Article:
When I was growing up, one of the first images of men I had was through westerns: TV shows like Gunsmoke and books by Louis L’Amour gave me the idea that men were physically strong, unafraid, and comparatively quiet. They worked hard and provided for their families. My father, who was a pastor, also embodied most of these characteristics–although he never owned a gun!
When I was a teen, I added some concepts to my idea of manhood. For example, men were supposed to be sensitive and not afraid to express their feelings. However, these concepts seemed to contradict my earlier images of manhood, and they somehow didn’t feel natural. When I was 20, I became a Christian, and as I grew in my faith, I realized that I needed and wanted to have purpose in my life. I discovered it in Corinthians 10:31, which says, “So whether you eat or drink or whatever you do, do it all for the glory of God.” (This applies to all people, not just men!) Once I figured out what I wanted to do for my career–teach English to adults whose first language was not English–I understood my purpose more specifically. At that time, I met the lovely Christian woman who was to become my wife.
My wife and I had known each other as friends before anything romantic developed, so when we got married, we knew each other pretty well. However, I discovered anew that my wife and I were different! For example, when we had conflict, she tended to “pursue” me, whereas I tended to back off. I found myself thinking back to those concepts of manhood I mentioned earlier. Which ones seemed to be in line with Scripture? Not being afraid? Yes. Being physically strong? Neutral. Working hard and providing for my family? Yes, although not to the exclusion of my wife working; we managed to stagger our teaching schedules so that one of us could always be home with the kids. Being comparatively quiet? Not so much. Being sensitive and expressing my feelings? To some degree, yes, because it tended to make my wife feel closer to me. However, there was still something missing.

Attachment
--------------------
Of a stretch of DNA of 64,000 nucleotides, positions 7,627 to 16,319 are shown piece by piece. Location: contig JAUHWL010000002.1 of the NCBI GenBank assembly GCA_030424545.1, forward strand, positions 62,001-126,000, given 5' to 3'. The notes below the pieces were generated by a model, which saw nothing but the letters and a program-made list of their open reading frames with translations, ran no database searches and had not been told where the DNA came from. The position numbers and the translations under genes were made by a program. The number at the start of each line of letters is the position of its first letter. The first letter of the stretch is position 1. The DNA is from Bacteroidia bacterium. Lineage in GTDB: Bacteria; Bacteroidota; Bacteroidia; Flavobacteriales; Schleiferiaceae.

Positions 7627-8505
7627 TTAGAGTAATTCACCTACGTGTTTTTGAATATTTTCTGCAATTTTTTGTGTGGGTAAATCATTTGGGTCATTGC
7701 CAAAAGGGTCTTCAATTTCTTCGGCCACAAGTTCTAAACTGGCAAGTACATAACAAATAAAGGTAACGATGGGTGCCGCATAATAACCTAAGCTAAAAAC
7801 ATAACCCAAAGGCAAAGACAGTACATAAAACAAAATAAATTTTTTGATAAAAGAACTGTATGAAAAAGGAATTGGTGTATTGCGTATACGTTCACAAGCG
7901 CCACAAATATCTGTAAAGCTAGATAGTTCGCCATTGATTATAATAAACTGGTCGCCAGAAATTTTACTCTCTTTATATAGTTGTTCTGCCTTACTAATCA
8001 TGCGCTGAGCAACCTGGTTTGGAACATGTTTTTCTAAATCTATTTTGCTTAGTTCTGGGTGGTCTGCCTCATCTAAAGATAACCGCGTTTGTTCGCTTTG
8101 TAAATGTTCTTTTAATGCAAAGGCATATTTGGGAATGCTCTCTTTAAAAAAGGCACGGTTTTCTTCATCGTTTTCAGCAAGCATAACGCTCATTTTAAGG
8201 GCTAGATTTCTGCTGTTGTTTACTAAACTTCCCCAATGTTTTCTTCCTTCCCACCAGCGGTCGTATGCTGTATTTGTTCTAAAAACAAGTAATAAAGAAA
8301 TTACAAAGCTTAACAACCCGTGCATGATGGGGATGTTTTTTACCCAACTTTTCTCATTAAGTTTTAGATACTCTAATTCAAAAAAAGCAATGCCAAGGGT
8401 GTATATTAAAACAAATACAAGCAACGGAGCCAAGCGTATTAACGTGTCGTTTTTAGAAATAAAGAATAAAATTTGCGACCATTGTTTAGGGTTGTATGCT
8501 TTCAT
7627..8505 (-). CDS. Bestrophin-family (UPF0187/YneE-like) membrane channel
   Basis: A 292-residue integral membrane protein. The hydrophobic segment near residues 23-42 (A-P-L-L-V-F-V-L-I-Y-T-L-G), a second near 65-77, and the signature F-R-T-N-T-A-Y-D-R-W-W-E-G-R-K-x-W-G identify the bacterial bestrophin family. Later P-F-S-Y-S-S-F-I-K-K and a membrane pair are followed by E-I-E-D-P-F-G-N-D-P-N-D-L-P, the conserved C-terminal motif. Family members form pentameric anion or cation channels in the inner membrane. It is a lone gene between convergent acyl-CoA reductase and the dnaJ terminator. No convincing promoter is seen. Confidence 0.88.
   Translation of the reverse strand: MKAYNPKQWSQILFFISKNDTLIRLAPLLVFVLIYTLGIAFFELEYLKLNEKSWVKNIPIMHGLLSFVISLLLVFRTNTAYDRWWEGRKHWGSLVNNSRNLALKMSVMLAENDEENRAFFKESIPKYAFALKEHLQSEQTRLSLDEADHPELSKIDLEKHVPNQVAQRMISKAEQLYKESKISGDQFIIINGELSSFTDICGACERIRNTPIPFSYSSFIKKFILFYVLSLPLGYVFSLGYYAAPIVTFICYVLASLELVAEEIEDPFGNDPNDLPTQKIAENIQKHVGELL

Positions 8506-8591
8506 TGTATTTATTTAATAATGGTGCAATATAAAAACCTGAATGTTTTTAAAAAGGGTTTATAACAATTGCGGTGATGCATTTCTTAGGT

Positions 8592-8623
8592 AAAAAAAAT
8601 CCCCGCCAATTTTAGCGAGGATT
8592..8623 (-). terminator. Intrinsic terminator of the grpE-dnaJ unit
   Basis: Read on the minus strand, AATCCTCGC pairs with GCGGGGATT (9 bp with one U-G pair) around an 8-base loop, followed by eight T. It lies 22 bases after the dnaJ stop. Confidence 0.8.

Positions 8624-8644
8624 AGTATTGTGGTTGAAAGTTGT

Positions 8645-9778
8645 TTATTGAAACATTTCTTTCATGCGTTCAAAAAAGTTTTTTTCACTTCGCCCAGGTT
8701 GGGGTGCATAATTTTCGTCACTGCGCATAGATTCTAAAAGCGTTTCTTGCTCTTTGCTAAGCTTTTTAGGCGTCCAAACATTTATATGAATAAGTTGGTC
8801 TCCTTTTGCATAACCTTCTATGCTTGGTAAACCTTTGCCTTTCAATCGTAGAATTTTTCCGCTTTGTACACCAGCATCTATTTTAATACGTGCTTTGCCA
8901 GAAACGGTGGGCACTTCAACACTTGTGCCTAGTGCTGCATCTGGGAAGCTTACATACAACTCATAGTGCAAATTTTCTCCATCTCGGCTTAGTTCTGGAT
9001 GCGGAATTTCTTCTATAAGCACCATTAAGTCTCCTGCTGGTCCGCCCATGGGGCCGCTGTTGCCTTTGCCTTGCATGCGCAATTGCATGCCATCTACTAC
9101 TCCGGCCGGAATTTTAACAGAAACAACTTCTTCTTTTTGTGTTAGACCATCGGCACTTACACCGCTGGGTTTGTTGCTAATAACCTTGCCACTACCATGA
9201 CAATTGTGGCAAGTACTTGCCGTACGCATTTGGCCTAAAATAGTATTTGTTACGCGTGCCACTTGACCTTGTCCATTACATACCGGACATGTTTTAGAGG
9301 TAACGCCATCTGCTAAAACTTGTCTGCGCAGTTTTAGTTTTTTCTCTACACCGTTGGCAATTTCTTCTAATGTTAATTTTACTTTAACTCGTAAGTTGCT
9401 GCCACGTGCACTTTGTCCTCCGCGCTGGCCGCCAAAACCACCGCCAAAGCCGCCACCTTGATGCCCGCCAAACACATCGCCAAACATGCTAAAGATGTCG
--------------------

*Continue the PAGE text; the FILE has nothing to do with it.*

When I was 40, I joined a men’s group at my church; we studied a Men’s Fraternity manhood curriculum by Robert Lewis together. A year or two later, I was in a class at church with men who all had at least one son; we studied a book called Raising a Modern-Day Knight, also by Robert Lewis. Through the materials I studied and the close fellowship I enjoyed with other Christian men, I gained a much better understanding of Christian manhood, starting with myself and then transferring to how I wanted to raise my son.